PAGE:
SXSW Interview: Bruce Campbell Talks ‘Evil Dead’: “To me it’s not a remake or a prequel or a sequel or a reimagining”
Here’s the last of our Evil Dead SXSW interviews… but I did save the best for last.
I give you Bruce Campbell.
I talked with Bruce and Rob Tapert, who are both producers on the new Evil Dead, at SXSW and as you might think, it was a real thrill. He’s smart, quick and one of the funniest people I’ve ever talked to.
Bruce was in the original Evil Dead trilogy that was directed by Sam Raimi but this time, he’s on the other side of the camera. He played a huge part in getting this new version to the screen and even though he was filming Burn Notice in Miami at the time, he would still keep tabs on what was happening as the cast and crew were filming in New Zealand.
For the full interview, click the audio link above or download it from iTunes
Evil Dead comes out this Friday! Read more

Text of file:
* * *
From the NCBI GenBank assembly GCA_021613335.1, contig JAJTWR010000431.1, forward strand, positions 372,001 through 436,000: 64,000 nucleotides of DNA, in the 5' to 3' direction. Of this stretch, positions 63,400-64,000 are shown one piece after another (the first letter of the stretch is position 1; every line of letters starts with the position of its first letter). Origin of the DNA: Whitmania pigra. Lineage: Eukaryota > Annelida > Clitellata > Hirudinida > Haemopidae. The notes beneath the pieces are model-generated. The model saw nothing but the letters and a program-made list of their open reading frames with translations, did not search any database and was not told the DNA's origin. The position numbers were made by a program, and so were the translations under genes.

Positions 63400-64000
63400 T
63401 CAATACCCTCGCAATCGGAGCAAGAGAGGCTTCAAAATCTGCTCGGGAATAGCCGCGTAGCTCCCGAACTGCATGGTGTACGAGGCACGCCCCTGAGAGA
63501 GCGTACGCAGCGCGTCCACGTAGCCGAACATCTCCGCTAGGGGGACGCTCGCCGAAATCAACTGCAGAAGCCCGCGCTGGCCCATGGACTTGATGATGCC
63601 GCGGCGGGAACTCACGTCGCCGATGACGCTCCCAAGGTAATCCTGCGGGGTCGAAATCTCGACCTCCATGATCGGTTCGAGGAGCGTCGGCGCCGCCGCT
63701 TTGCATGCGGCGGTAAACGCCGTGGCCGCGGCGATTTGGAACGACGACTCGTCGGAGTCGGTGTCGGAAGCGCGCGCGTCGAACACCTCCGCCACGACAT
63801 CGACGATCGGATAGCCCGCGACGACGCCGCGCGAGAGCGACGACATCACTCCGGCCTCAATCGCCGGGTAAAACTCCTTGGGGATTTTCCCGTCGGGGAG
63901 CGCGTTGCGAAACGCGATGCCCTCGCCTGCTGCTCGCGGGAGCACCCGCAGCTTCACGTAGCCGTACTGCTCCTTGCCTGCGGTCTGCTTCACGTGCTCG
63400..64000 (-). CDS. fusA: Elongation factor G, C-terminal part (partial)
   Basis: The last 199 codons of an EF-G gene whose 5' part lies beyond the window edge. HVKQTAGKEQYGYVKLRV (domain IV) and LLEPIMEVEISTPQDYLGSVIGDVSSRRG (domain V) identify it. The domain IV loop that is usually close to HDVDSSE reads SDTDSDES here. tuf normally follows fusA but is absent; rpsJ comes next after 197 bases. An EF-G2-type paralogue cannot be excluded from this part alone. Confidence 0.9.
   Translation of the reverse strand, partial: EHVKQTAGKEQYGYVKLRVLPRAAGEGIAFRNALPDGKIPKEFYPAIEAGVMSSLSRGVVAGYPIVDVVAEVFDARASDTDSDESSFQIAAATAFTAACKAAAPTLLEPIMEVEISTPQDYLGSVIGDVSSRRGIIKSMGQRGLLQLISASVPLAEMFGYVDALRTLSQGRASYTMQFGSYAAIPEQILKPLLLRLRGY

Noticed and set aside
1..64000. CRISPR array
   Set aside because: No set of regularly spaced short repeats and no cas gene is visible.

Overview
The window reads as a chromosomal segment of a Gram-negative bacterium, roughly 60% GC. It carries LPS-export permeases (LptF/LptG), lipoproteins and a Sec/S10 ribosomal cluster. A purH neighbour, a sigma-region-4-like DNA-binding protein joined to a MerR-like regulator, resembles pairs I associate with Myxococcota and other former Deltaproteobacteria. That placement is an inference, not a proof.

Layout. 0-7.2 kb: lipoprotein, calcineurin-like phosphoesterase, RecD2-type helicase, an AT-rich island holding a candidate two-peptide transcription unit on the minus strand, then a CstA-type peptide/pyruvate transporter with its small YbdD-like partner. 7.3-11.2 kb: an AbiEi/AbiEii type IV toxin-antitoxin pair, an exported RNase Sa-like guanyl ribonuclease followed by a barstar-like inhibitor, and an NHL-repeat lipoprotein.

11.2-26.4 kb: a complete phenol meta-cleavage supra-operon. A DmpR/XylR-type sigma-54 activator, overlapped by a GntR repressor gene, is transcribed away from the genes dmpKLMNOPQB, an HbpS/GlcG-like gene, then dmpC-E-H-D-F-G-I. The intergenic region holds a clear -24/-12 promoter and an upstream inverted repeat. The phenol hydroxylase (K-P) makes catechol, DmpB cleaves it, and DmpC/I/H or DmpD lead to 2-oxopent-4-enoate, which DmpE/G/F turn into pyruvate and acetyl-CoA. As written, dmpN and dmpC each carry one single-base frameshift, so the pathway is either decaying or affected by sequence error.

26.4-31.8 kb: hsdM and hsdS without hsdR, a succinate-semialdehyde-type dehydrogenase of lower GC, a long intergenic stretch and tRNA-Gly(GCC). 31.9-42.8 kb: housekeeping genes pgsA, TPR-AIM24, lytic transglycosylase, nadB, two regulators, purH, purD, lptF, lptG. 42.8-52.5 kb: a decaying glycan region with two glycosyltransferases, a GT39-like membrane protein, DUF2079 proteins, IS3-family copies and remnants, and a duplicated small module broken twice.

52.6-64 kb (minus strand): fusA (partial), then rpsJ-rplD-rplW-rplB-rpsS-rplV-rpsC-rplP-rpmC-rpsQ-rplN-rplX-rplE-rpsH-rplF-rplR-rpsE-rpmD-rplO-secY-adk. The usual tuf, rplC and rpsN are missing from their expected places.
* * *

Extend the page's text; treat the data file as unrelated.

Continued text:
SXSW Interview: Shiloh Fernandez and Jane Levy on the Challenges of Shooting ‘Evil Dead’ and Acting Opposite a Tennis Ball
Evil Dead, directed by Fede Alvarez and produced by Sam Raimi and Bruce Campbell, is pretty damn good and you’ll definitely have a fun time. A lot of that is because of Jane and our friend here at Daily Actor, Shiloh. If you’re familiar with Jane from ABC’s Suburgatory, she’s a little different here. I don’t think she’ll scare the Holy Hell out of you on that show. And as usual, Shiloh is great. He plays a guy who’s got tons of flaws and is basically forced to be the hero of the movie.
In the interview, we talk about the most challenging part of filming, taking on a cult classic and why, a lot of the time, Shiloh had to act opposite a tennis ball.
For the full interview, click the audio link above or download it from iTunes
Evil Dead comes out this Friday! Read more
Mindy Kaling’s The Mindy Project is back on the air tonight and Thursday and to get the word out, she did a press call to chat about the show.